Before the ceremony, Karzai, who had been interim leader and was formally elected in an Oct. 9 vote, thanked the United States, his main sponsor, for its help.

“Without that help, Afghanistan would be in the hands of terrorists,” he said. “Terrorism as a force in gone. As individuals they are all around and we will continue to look for them.”

Parade of dignitaries
The list of 150 dignitaries included U.S. Secretary of Defense Donald Rumsfeld, Iranian Foreign Minister Kamal Kharrazi and Pakistan’s Interior Minister, Aftab Khan Sherpao. Lakhdar Brahimi, special adviser to U.N. Secretary-General Kofi Annan, represented the world body.

Rumsfeld cautioned that the military mission here is not over.

“There are still groups, extremists, that would like to take this country back — the Taliban, the al-Qaida — and use it for a base for terrorist activities around the world as they did on 9/11,” Rumsfeld told a group of special forces soldiers at Bagram. “But it’s not going to happen.”

Annan warned in a report to the Security Council that unless Karzai tackles Afghanistan’s surge in opium production and its arms proliferation, much of its recent progress could be seriously undermined and “the economy may well be subsumed by the illicit drugs industry.”

Karzai’s inauguration offers the opportunity to select a Cabinet “that is able to extend government authority throughout the country and deliver the basic services,” Annan said.

The U.S.-backed leader’s inauguration is the culmination of a three-year drive to transform Afghanistan from a training ground for al-Qaida extremists into a moderate Islamic republic.

Under Karzai’s interim leadership, Afghans adopted a new constitution labeled by the United States as the most progressive in the region and held their first Western-style vote, despite militant attacks that killed at least 15 election workers.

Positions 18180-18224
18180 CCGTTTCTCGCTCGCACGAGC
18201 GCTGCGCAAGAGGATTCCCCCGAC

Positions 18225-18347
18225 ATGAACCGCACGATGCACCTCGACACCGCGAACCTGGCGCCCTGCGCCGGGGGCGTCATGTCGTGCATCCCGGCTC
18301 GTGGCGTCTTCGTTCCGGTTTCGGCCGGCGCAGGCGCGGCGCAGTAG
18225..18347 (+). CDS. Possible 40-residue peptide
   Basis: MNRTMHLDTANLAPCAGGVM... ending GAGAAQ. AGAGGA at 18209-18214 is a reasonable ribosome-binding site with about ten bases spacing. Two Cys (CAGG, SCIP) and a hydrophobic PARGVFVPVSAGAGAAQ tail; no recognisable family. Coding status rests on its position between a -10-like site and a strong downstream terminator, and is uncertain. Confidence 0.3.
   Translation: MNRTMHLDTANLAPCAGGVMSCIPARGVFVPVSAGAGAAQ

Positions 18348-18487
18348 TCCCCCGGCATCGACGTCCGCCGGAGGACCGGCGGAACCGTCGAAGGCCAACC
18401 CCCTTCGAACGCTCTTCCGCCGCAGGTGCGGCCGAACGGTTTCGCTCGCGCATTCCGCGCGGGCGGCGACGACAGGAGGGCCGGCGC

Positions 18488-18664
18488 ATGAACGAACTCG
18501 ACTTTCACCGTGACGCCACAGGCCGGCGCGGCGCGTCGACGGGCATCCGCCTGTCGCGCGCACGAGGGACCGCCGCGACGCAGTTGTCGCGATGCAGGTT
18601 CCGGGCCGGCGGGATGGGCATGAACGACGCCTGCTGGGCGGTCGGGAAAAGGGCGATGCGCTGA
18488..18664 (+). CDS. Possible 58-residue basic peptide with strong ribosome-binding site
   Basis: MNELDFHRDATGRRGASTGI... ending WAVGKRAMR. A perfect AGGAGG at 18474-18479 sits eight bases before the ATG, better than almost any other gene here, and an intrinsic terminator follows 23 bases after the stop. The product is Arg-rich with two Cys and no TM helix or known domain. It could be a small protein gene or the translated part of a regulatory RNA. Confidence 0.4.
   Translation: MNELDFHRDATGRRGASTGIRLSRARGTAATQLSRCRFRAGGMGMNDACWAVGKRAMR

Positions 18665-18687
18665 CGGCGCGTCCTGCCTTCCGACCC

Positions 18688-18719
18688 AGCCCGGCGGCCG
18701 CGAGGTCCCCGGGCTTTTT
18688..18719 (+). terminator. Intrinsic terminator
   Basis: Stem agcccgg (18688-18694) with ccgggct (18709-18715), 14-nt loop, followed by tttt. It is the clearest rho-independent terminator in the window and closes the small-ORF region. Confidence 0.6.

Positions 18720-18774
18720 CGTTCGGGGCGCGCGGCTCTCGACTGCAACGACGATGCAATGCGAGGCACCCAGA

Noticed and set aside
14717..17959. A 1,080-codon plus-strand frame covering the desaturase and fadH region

Threat from narcotics trade
Some 3 million Afghan refugees displaced by more than two decades of warfare have returned home, and women and girls are back in jobs and schools from which they were barred under the previous regime. The economy is growing strongly.

But Karzai faces daunting challenges during his five-year term.

Insurgents continue to harass U.S. and Afghan forces across a broad swath of the south and east. American officials expect to keep their force strength at about 18,000 at least until after parliamentary elections slated for the spring.

U.N. surveys also show cultivation of opium poppy in Afghanistan, from which most of the world’s heroin is refined, jumped more than 60 percent this year, and warn that drug smuggling mafias are taking an iron grip on the country.

Afghanistan’s red, black and green flag has been hung from lampposts in downtown Kabul, and officials issued a commemorative blue stamp featuring a triumphant-looking Karzai. The proceedings were shown live on national television — where rickety power supplies permitted.

“We hope he brings peace, stability and employment for us,” shopkeeper Ahmed Khan said in Kandahar.